July 28, 2008

A Beautiful Mind

I only recently saw ‘A Beautiful Mind’ - a Ron Howard film with brilliant lead role by Russell Crowe.

I simply loved the movie. It had a nice mix of general college banter, witty humor, and some very poignant moments. What particularly struck me, as the most telling scene was the dialogue spoken by Dr. Rosen. “Imagine if you suddenly learned that the people, the places, the moments most important to you were not gone, not dead, but worse, had never been. What kind of hell would that be?”

It made me understand people battling the kind of condition much better. John Nash is an intelligent mathematician and the film is based on his life and how he copes with Schizophrenia. The movie is brilliantly taken and all the emotions he goes through and his wife Alicia are handled beautifully. I have newfound admiration for Russell Crowe; much credit goes to him for superb portrayal of Prof. John Nash.
I think many will agree that the acceptance speech on receiving his Nobel is the most touching scene in the movie. Its a 2001 release and many of you may have seen it but those who haven’t, pick it up the next time you head to the DVD library.

July 4, 2008

Blinding flash of the Obvious

Alright, this post is a little heavy reading. Its about a deep experience I had some seven years ago..

As Hindus, we are all familiar with four different paths or margas to Moksh, namely, Bhakti, Karma, Gnana, and Raja, and that one can opt to pursue any of the above, depending on one's inclinations. I was often baffled when I read the Bhagwad Gita that speaks of one path being superior over the other three, and then later recommends another path in a different context. While there are obvious benefits that our commentaries are full of contradictions (it accommodates all viewpoints and therefore very inclusive in philosophy), (un)fortunately, this gives us

• ample food for thought,
• stimulates the mind into reflection
• gives each one an option, thereby space and freedom

but also confuses and forces the mind to decide a particular path. Most of us can relate to a little of each of the four paths; then how does one choose one over the other? Elders in the house often add to the confusion by suggesting that one path follows the other and that their order is also fixed and rigid; some others have chided me for being confused!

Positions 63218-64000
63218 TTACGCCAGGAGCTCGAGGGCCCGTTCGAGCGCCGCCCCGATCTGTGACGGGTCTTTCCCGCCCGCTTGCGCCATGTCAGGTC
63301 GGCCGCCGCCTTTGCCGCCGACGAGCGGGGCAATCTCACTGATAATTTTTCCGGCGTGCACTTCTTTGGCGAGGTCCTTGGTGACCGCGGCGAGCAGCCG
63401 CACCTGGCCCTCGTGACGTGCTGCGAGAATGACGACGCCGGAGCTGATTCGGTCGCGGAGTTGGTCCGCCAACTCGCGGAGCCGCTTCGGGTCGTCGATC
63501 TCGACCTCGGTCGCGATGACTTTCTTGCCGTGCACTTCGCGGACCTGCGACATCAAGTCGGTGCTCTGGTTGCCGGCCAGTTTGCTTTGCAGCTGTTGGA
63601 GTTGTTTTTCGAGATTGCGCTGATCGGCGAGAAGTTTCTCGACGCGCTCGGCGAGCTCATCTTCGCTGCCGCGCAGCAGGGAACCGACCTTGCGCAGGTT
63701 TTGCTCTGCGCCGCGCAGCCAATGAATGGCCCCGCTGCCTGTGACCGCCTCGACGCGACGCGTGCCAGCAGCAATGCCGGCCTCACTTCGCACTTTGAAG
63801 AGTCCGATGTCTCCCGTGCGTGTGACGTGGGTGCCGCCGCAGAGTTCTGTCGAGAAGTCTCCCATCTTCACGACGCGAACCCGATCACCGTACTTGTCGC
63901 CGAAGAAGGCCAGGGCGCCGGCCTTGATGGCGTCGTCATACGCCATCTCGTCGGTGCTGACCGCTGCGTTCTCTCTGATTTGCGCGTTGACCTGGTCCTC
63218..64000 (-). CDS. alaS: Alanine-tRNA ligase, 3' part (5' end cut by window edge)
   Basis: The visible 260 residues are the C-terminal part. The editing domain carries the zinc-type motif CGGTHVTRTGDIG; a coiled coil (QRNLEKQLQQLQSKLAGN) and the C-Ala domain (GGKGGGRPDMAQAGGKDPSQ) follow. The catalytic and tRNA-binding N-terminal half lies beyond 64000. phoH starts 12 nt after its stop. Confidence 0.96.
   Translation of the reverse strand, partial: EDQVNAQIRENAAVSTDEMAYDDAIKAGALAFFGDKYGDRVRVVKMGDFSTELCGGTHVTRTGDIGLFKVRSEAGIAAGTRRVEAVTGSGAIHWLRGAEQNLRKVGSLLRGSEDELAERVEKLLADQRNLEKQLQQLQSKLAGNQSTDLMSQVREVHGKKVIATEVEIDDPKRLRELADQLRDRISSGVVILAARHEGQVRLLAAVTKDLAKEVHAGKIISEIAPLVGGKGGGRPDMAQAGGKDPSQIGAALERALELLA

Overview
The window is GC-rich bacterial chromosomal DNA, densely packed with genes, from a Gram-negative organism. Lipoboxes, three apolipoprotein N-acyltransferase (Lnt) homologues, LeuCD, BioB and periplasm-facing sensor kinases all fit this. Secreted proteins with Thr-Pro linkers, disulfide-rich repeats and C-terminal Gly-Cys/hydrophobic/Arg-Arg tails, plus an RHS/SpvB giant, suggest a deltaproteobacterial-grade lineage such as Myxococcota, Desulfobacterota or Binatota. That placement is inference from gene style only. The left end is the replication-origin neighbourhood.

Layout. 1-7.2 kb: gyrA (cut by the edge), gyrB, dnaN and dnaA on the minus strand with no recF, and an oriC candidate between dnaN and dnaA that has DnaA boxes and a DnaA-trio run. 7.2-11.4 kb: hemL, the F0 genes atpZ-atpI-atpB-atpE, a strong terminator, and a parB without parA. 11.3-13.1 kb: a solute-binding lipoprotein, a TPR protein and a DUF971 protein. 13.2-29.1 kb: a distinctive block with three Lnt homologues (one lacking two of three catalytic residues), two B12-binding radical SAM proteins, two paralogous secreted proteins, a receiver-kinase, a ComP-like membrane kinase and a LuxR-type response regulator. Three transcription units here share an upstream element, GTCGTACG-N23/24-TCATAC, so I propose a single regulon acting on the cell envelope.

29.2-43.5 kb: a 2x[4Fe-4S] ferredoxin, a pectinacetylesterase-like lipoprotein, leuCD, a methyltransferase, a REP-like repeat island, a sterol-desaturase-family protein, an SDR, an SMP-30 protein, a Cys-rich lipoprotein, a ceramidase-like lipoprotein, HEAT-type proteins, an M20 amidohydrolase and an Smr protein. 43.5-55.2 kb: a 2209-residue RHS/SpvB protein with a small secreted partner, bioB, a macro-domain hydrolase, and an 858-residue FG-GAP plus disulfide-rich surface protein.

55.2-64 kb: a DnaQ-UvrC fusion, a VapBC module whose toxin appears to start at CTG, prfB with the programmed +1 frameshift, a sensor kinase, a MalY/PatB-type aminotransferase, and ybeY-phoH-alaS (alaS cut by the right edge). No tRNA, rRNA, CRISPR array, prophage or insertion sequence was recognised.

I realized the need to decide my own path but didn’t know how. I was therefore totally amazed when one day it came to me as a flash that

"There are no different margas, there is only one; just as there are many forms of Gods and Goddesses under various names, but there is only one God".
They appear to be different, but if man truly follows one path, he is automatically following the other three too; just as "if you are a true Christian/ Muslim, it follows that you are also a true Hindu". Since it is so obvious, it follows that it must also be true!

The rational mind also found support for by relating to the lives of some of the great men who lived in our country, namely, Adi Shankaracharya, Gyanasamandar, Meerabai, Ramakrishna Paramahans, Thyagaraja, Shri Aurobindo etc. All these great saints practiced all the four margas simultaneously. I am fortunate to have found a Guru in H.H. Sri Sri Ravi Shankar whose life completely validates this theory.

Let me elaborate with an example; lets take the life of one of them, say Adi Shankaracharya; he wrote the commentaries on the Brahmasutras, Gita and single handedly unified the highly divisive Hindu community of his time - he practiced the path of Karma marga. He simultaneously, on more occasions than one, showed the path of total surrender to God, which gives man the strength to face the world without fear. He wrote Bhaja Govindam which extols the virtues of chanting God's name - he practiced the path of Bhakti marga. He also held debates and won over all the contemporary scholars and philosophers by his sheer brilliance and clarity in thought - he practiced the path of Gyana marga. He travelled far and wide under difficult and hostile terrain, only because he had total control of his physical body and kept his body amenable for travel - he practiced the path of Raja marga.